Federal safety regulators estimate at least one in 10 U.S. highway deaths derides from distracted driving, so laws that limits the use of hand-held cellphones and texting while driving need to be enforced. But there is also spurring interest in using other high-tech ways to fight distracted driving.
Carmakers are now using many strategies, including the use of voice commands that will assist a driver in things like changing stations or asking for directions to a specific location. Head-up displays that mirror jet-fighter information availability are also increasingly common. The HUD is usually available on high-end models, including the 2014 Chevrolet Corvette, but goes down to the extreme, on the new Mazda3, while Mini plans to equip many of its cars with it.
Also, the latest update to Microsoft’s Windows Phone software brought a new Driving Mode that can silence incoming calls and texts to allow a driver to focus on driving. It can be set to automatically start when the smartphone is connected to a car’s Bluetooth audio system. Apple, on the other hand, has a similar function, called, Do Not Disturb for the iPhone – but it must be activated manually.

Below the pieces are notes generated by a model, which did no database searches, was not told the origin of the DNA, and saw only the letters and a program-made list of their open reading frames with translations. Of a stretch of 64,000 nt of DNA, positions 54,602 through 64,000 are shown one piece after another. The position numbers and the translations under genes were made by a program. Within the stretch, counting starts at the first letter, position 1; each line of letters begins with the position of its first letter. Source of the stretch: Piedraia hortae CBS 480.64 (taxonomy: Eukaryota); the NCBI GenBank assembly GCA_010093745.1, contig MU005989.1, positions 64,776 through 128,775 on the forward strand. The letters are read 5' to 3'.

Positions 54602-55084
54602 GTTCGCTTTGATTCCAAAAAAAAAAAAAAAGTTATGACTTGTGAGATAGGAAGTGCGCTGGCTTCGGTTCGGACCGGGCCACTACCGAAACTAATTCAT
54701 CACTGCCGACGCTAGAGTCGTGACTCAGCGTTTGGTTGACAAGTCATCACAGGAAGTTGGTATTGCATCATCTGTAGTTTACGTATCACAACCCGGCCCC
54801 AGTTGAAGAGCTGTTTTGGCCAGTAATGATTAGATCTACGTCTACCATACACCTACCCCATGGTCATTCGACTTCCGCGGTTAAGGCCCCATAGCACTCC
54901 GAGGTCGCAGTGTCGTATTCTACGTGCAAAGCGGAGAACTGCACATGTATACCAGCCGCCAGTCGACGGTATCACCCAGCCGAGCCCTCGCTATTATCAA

Ford is one of several major automakers implicated in researching the impact of distracted driving – the Detroit maker has a simulator almost identical to those used by airlines to train their pilots, but in this instance tailored to detect what happens when a “driver” tries to text or do seemingly simple tasks like changing a radio station or checking navigation directions.
Delphi, another example, has developed a system that takes away all distractions by moving crucial information directly in the driver’s field of view, allowing him to control all major functions by using a button on the steering wheel or through voice commands. The high-mount, transparent display has reconfigurable clusters which assure that critical data is always in the driver’s line of view, according to Jeffrey J. Owens, Delphi’s chief technology officer.